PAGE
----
Another crucial aspect of staying positive and feeling organized is feeling rested. Never underestimate the value of a good night’s sleep in the complex formula of songwriting success. The effects of sleep deprivation on the cognitive processes of the brain are well documented. If you can’t seem to organize your musical thoughts, have you considered that you may simply be too tired to write? Are you getting enough sleep? Songwriters can spend a lot of time looking for reasons for their block, ignoring the more common possibilities, such as sleep deprivation. Start keeping a journal of your sleeping habits, and you should seea pattern emerging within a week. If you’re getting six hours or less of sleep on most nights, you are likely not getting enough, and your creative brain is suffering for it.

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Beating Songwriter’s Block: Jump-Start Your Words and Music” (Gary Ewer) is a hardcover book available from Amazon, Backbeat Books, or any other online bookseller.

______________Gary Ewer

Written by Gary Ewer. Follow on Twitter“The Essential Secrets of Songwriting” 6-eBook Bundle looks at songwriting from every angle, and has been used by thousands of songwriters. How to use chords, write melodies, and craft winning lyrics.  (And you’ll receive a FREE copy of “From Amateur to Ace: Writing Songs Like a Pro.“)

Why Songwriting Deadlines Work, and Why They’re A Crucial Part of Getting Better

Writing to a deadline gives you your best shot at moving into the professional world of music composition.

______________ “The Essential Secrets of Songwriting” eBook Bundle

Take your songwriting to a new level of excellence. Buy “The Essential Secrets of Songwriting” 6-eBook Bundle, written by Gary Ewer. And get a 7th eBook FREE, “From Amateur to Ace – Writing Songs Like a Pro.” Time to become the best songwriter you can be! Read more..

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The word “deadline” probably conjures up negative connotations for most people. Why? Mainly because:

  1. a deadline gives you the impression that the work involved is unpleasant;
  2. a deadline implies that you don’t have the discipline to get the work done otherwise; and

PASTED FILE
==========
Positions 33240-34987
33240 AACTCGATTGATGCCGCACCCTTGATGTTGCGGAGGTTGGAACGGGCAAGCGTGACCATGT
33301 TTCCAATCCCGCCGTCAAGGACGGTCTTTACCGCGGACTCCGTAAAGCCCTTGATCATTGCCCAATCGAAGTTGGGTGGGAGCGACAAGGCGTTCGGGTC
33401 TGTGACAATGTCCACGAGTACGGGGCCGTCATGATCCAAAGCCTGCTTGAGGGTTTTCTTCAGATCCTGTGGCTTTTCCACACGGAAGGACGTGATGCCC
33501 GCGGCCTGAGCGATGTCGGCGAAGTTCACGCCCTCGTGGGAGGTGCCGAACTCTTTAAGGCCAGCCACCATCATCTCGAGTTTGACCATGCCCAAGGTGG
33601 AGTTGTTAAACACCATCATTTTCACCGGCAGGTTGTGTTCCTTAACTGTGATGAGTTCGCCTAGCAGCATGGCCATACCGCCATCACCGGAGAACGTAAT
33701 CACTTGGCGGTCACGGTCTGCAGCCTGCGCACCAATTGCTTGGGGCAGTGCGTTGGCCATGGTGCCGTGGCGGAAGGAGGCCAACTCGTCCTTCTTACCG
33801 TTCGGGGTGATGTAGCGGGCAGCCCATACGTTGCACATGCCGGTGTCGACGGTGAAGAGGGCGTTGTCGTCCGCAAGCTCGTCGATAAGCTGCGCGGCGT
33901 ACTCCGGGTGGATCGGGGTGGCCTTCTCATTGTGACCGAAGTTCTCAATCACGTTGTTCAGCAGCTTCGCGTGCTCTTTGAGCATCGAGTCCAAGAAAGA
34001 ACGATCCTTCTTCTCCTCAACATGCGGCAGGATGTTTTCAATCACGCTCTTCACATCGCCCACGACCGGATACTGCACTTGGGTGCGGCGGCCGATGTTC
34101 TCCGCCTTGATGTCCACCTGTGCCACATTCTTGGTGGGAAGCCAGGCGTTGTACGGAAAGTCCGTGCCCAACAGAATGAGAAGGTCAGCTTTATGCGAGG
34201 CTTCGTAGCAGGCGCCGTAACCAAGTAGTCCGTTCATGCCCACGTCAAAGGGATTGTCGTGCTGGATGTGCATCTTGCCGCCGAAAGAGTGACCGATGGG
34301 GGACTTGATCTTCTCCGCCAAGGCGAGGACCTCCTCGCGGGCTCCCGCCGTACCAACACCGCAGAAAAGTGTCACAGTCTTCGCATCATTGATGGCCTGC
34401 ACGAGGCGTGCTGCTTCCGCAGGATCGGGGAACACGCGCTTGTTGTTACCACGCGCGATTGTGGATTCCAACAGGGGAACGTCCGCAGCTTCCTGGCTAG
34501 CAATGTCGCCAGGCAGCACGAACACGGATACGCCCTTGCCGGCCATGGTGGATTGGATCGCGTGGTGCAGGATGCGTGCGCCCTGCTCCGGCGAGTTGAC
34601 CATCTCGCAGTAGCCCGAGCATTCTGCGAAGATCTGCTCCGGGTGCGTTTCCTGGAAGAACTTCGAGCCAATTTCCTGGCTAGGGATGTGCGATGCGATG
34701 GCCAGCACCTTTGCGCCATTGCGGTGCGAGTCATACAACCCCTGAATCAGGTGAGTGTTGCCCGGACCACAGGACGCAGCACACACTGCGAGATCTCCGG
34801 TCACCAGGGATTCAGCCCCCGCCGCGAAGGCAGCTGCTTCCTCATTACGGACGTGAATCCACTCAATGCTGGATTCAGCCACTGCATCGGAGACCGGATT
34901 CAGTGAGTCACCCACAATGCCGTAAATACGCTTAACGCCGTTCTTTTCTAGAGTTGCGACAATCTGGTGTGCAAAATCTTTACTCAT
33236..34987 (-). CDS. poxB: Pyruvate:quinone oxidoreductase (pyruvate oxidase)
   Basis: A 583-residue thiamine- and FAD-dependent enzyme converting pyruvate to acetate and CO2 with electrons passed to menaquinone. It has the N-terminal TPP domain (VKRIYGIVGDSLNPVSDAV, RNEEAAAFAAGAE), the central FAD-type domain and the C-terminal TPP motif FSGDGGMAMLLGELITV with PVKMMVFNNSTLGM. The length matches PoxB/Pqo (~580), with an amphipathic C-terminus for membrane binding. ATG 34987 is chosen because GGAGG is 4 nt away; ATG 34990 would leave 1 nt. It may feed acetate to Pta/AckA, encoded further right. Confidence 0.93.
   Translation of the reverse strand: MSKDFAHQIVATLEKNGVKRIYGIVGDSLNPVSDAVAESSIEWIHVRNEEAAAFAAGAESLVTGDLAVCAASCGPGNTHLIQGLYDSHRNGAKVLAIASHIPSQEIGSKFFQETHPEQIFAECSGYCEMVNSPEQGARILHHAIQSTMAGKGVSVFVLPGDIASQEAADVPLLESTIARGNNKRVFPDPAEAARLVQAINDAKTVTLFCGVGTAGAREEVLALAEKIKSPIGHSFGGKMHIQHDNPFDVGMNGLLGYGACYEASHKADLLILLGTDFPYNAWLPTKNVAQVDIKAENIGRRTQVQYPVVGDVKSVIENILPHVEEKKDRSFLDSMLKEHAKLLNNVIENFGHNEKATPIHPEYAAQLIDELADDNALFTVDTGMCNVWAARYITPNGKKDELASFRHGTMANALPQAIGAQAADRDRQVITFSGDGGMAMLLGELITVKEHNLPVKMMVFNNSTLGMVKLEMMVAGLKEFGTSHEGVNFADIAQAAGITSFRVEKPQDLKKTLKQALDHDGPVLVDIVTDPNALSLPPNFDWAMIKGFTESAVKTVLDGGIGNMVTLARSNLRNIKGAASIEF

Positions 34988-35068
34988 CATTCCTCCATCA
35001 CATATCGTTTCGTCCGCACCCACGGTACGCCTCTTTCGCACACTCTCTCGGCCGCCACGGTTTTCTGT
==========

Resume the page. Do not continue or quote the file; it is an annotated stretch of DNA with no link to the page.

3. a deadline implies that once you’re done, the work will be “good enough”, but not necessarily your best work.

There is, however, a better aspect of deadline to think about: We associate deadlines with professional work. Amateurs don’t usually talk about deadlines that need to be met.

I would argue that if you’re a songwriter who is trying to make music a successful career choice, setting deadlines, and then tenaciously sticking to them, is a vital part of moving from amateur to professional.

And there’s a good reason for that. Think back to your first attempts at songwriting. There was an excitement that came with the completion of every new song, but there was probably also a sense of disappointment: it’s normal to see the flaws in your music. Dissatisfaction with your songs is an important part of getting better.

Disappointment has a way of weeding out the weak and leaving the strong. That’s because the writers that have the potential to go the distance are the ones that can see past disappointments, and keep going. Those that are truly headed for professional status use disappointment to better themselves.

If you find that dissatisfaction with your songs is causing you to want to give up, you need to start setting deadlines. Sometimes the music you write is a form of songwriting exercise, and you don’t necessarily need deadlines for that. But nothing gets your creative juices flowing more than setting a deadline.

Here are some ideas for how to work deadlines into your songwriting routine in a way that makes you feel productive and positive about your work:

  1. Develop a songwriting idea first before setting a deadline. This is because once you’ve got those original ideas formed, you know the kind of song it’s going to be. Some songs, you can tell, are the ones that might take a week or longer, while others are lighter and can be completed in 2 or 3 days. Be reasonable when setting a deadline; not too short, not too long.
  2. Treat a deadline like a work commitment. Don’t adjust completion dates. Set the day you need the song finished, and commit to that date.
  3. Don’t allow your opinion of your song to change your commitment to the deadline. In other words, as you work on your song, if you think it’s a bad song, or weak in some way, keep going. The result may disappoint you, but to reiterate a previous point, dissatisfaction with your songs is an important part of improving.